Otonomy staggered by an ugly PhIII failure for lead pipeline drug
A little more than two years ago, San Diego-based Otonomy $OTIC tried to explain why it was taking its failed Phase IIb drug for a disease called Ménière’s disease — with frequent episodes of vertigo — into a pivotal study with two Phase III trials.
While Otividex flunked the primary endpoint in reducing vertigo frequency, it did just barely hit a mark for reducing counted vertigo days at month 3. So they changed up the endpoints to go after vertigo days and went into Phase III.
It didn’t work.
This morning the biotech reported that the drug flopped badly on all primary and secondary endpoints. The p values in the trial were terrible, running from 0.89 to 0.99, with high placebo responses — though the researchers had also recorded a relatively high placebo response in the failed Phase IIb trial.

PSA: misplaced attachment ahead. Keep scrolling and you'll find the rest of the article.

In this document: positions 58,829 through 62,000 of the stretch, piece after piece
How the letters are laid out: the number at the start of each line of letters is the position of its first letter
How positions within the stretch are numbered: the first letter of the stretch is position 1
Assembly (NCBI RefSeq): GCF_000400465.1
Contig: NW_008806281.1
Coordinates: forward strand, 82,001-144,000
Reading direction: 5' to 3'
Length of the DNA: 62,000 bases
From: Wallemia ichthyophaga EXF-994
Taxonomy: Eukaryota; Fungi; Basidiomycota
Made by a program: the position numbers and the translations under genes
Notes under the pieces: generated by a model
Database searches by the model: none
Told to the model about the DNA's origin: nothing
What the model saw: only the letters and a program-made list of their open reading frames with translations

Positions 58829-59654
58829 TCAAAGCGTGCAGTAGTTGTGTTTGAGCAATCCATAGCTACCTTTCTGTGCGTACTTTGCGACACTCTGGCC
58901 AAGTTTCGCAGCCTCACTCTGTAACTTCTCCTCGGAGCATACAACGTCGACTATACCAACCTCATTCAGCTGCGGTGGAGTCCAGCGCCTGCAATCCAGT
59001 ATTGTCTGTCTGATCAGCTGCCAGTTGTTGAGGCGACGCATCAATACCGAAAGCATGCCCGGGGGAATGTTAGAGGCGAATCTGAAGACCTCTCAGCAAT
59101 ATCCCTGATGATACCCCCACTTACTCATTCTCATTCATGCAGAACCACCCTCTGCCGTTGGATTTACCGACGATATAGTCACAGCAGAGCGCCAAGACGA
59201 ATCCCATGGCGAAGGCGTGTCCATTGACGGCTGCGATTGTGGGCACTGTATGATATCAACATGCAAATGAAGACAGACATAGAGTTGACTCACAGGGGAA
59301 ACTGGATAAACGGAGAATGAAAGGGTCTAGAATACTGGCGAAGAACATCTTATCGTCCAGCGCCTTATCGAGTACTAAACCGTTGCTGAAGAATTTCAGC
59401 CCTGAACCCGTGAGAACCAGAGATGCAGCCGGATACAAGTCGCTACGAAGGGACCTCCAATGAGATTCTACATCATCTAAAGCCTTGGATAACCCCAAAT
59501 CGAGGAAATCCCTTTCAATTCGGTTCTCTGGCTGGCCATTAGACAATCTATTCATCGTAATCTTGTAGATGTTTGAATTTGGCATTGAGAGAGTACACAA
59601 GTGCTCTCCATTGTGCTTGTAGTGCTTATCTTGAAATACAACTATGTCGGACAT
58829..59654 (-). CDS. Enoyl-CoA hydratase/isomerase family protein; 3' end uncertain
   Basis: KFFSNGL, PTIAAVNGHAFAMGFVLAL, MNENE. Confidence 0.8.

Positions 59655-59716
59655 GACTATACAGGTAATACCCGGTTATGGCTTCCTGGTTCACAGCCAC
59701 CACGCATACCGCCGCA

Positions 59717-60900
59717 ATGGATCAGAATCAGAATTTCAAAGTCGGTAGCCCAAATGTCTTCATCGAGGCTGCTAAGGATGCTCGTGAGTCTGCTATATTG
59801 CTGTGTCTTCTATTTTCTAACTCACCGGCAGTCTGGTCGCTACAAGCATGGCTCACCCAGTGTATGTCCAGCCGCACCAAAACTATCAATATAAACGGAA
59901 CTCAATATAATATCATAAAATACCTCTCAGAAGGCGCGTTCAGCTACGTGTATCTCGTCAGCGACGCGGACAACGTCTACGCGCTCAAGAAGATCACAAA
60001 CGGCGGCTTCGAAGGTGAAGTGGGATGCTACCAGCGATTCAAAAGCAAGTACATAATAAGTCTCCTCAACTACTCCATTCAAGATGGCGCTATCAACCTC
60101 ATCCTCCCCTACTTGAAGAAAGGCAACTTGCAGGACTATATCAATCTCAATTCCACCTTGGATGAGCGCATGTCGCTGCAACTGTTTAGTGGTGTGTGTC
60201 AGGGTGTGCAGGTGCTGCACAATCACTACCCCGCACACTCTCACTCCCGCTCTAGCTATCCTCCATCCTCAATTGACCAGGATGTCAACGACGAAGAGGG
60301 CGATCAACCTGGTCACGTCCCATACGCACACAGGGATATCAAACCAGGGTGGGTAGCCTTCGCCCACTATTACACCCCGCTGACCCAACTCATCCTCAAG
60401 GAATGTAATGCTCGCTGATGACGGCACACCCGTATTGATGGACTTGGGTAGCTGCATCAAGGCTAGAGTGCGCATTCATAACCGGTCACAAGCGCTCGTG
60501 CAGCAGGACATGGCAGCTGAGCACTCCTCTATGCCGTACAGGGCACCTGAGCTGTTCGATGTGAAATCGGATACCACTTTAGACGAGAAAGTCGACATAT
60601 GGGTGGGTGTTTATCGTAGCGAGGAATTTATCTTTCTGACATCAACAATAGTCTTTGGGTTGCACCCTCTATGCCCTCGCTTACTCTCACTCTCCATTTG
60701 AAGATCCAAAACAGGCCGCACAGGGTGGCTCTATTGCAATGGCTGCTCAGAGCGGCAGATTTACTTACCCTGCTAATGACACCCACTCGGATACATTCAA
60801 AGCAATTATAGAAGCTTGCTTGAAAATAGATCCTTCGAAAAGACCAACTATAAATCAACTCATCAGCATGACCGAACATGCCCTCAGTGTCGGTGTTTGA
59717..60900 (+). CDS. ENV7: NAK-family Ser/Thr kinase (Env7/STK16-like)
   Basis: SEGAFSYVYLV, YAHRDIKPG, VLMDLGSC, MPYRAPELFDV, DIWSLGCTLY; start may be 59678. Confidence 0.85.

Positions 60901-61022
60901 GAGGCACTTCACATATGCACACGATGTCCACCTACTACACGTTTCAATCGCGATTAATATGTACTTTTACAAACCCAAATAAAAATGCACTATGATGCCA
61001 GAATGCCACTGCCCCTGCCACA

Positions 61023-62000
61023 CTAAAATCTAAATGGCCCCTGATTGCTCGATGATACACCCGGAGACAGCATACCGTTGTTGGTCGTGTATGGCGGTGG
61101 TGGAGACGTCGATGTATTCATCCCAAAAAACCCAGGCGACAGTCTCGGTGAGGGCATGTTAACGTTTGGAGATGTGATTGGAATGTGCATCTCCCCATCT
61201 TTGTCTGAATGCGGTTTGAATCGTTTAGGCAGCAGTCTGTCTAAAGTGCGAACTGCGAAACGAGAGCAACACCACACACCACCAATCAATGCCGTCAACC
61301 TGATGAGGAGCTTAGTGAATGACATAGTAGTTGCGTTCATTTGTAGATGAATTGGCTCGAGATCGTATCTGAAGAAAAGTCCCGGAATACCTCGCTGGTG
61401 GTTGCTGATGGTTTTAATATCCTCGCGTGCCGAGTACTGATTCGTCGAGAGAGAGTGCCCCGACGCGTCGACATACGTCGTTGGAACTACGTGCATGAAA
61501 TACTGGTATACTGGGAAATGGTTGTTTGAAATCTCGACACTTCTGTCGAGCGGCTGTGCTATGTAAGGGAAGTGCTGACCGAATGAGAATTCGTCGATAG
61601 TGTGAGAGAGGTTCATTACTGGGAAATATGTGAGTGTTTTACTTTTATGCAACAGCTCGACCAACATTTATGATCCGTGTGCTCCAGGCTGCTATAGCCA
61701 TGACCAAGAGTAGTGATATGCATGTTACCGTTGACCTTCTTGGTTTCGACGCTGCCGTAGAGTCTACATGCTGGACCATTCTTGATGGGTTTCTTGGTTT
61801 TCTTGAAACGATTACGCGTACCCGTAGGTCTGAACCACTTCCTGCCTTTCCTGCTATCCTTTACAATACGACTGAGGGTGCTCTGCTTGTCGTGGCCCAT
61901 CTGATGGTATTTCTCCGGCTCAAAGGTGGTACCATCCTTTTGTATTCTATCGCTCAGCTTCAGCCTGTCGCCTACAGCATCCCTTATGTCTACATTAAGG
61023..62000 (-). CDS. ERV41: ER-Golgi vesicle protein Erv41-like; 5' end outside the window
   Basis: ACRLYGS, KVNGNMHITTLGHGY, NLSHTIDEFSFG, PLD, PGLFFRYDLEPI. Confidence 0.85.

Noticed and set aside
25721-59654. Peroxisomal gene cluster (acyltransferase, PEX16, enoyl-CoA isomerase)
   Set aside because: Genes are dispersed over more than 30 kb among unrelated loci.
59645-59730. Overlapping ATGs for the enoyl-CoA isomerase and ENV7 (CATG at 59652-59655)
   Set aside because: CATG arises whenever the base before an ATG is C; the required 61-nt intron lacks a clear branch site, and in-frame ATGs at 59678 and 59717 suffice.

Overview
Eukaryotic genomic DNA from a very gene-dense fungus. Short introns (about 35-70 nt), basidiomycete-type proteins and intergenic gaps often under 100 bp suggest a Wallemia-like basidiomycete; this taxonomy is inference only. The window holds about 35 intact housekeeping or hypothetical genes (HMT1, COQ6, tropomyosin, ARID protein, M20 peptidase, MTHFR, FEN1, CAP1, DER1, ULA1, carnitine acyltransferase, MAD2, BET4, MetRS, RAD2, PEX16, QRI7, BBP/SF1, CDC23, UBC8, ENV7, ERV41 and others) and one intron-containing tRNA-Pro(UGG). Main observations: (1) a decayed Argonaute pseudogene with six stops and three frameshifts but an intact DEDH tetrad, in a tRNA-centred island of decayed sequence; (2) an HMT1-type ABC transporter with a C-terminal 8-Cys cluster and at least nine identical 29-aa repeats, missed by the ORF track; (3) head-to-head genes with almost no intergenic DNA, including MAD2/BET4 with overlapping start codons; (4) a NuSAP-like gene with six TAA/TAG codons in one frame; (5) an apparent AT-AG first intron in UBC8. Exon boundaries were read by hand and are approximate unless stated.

That setback is forcing the company to punt the drug out of its pipeline and scrap all work on the drug — including the ongoing companion Phase III trial.
Otonomy’s shares were eviscerated by the news, cratering 80%.
And it’s not likely going to stop with that. CEO David Weber — who led the company to a $100 million IPO in 2014 — made it clear that he’s hunkering down to conserve cash. His statement:
Based on these results, we are immediately suspending all development activities for OTIVIDEX including the ongoing AVERTS-2 trial. In addition, the company is undertaking a review of its product pipeline and commercial efforts to identify opportunities to extend its cash runway and build shareholder value.
Otonomy had about $150 million in cash and equivalents at the end of June.